There seems to be very little coming out of New York on this, but Gery Woelfel tweets that Ramon Sessions could get a mid-level offer sheet as soon as Tuesday. Woelfel has been talking to Sessions' agent Chubby Wells all summer, so I'd guess that's where this information is coming from, especially since there doesn't seem to be any leaks coming from the Knicks as far as I can tell. Woelfel had originally said the Knicks would try to work a sign-and-trade, but it's unclear if they couldn't agree to anything with the Bucks or simply haven't tried yet. As I mentioned the other day, constructing a sign-and-trade between the two teams won't be easy given Sessions will become a base year compensation player as soon as he gets his new contract.
The Knicks are also trying to deal with their own RFAs, David Lee and Nate Robinson, though it's unclear how those negotiations play into the Knicks' interest in Sessions. Marc Berman of the New York post reports that Lee will likely decide this week between the Knicks' five year offer of $35-40 million and an offer sheet with the Blazers. Robinson meanwhile has a reported offer worth around $10 million (including endorsements) from Olympiacos, though there's also been talk about him simply taking the qualifying offer of $2.9 million.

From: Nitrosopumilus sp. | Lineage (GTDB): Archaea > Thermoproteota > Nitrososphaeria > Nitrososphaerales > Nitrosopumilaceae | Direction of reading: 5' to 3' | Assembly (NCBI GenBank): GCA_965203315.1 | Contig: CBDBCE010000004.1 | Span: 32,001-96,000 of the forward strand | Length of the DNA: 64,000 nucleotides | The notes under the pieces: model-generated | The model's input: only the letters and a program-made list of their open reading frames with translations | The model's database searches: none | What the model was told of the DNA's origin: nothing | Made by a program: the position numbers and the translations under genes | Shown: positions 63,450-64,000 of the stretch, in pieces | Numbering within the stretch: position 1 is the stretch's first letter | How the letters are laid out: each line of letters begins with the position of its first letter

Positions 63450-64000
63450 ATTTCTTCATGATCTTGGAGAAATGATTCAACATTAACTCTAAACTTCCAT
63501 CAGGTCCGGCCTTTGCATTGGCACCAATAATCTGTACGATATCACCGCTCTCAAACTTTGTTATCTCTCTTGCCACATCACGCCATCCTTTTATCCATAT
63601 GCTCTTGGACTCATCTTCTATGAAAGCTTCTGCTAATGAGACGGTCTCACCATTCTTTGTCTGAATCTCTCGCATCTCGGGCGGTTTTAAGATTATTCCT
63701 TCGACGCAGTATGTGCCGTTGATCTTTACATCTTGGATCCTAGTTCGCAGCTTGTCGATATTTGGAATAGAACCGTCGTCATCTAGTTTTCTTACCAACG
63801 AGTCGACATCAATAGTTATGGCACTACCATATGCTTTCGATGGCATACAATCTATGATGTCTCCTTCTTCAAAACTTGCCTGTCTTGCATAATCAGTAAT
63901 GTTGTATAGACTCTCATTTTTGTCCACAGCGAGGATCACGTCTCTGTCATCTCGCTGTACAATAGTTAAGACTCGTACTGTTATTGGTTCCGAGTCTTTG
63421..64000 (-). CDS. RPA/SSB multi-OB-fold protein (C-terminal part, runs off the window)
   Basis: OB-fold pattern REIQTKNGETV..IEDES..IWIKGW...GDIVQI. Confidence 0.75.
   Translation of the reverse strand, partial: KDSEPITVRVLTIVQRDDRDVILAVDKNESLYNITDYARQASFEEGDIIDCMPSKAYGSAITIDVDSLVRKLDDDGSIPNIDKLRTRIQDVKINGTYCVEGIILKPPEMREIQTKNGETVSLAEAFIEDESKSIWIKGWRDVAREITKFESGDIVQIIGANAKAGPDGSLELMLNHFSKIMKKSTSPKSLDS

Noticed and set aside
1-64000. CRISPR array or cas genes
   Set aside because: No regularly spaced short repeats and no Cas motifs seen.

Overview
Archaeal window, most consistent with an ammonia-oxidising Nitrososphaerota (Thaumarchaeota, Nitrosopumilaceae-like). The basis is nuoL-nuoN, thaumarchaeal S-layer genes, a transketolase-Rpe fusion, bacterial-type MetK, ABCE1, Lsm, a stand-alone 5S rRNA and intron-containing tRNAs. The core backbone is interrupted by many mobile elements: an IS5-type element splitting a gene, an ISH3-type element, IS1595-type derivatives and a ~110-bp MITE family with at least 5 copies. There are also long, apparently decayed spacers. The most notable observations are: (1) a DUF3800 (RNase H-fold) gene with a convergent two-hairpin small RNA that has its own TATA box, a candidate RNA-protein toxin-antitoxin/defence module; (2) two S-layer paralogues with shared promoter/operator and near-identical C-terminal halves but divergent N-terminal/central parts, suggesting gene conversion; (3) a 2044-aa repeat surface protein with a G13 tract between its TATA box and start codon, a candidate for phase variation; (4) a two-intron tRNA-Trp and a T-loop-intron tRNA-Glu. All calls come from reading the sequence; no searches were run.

Sessions is currently in his native South Carolina for a basketball camp, and he spoke to David Wetzel of the Myrtle Beach Sun News about free agency and his NBA development. Nothing earth-shattering, but it's well worth the read and provides his take on free agency, his time with the Bucks and his potential role with Brandon Jennings now in the fold.
"It's definitely tough, you know, I mean, but the Bucks giving me that qualifying offer means worst-case scenario I make the $1.5 million next season and [then I'll] be a free agent," Sessions said. "You know, we're just looking at it a day at a time. We're just trying to do things right and hopefully my career will be taken care of."
Sessions said staying in Milwaukee would be fine with him.
"You know, I played two years in Milwaukee, the two previous years, and I would love to continue my career there," he said. "You know, it's the business part of the NBA.
"But, you know, whatever happens, I'm just happy to be in the NBA."
The Bucks didn't have to offer him more than $1,000,497 to maintain their Early Bird (matching) rights on him, so I'm not sure if Sessions is simply exaggerating his QO amount or if the Bucks actually offered him more than was required. I hadn't even thought of the latter possibility, but I suppose if the Bucks saw a benefit in bringing back Sessions for just one year then it could make sense to beef up their QO a bit.